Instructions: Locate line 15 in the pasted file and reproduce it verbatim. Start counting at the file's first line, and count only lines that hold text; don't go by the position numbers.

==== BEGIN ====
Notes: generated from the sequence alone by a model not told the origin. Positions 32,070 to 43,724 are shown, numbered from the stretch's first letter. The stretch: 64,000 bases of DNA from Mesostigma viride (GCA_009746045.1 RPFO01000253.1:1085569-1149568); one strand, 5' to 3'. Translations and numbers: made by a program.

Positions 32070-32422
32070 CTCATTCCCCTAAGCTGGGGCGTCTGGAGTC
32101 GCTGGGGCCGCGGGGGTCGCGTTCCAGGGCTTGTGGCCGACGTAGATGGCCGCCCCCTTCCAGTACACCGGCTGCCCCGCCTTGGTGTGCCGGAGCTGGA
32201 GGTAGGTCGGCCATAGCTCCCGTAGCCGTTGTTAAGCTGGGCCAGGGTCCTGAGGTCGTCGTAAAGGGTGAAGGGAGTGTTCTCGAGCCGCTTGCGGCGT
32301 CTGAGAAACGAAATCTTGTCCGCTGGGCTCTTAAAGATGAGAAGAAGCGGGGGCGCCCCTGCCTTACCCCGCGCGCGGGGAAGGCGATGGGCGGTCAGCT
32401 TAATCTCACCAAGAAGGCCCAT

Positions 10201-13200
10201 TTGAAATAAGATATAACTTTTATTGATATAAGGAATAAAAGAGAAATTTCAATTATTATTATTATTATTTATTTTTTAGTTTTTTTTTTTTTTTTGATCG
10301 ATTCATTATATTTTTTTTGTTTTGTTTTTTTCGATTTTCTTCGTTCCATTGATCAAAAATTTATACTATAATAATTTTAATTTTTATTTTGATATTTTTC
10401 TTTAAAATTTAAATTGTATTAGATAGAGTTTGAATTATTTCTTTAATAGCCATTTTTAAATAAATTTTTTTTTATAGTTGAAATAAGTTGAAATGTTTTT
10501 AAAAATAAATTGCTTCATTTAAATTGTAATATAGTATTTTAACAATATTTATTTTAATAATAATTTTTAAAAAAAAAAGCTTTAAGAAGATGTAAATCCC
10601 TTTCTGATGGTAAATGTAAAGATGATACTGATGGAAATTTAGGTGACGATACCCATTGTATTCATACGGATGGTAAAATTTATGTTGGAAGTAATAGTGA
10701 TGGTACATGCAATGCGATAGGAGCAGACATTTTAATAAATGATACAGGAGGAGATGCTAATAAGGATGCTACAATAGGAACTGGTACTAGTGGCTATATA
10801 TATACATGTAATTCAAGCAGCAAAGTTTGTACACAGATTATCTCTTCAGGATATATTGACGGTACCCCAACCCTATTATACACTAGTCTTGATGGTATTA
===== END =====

10801 TATACATGTAATTCAAGCAGCAAAGTTTGTACACAGATTATCTCTTCAGGATATATTGACGGTACCCCAACCCTATTATACACTAGTCTTGATGGTATTA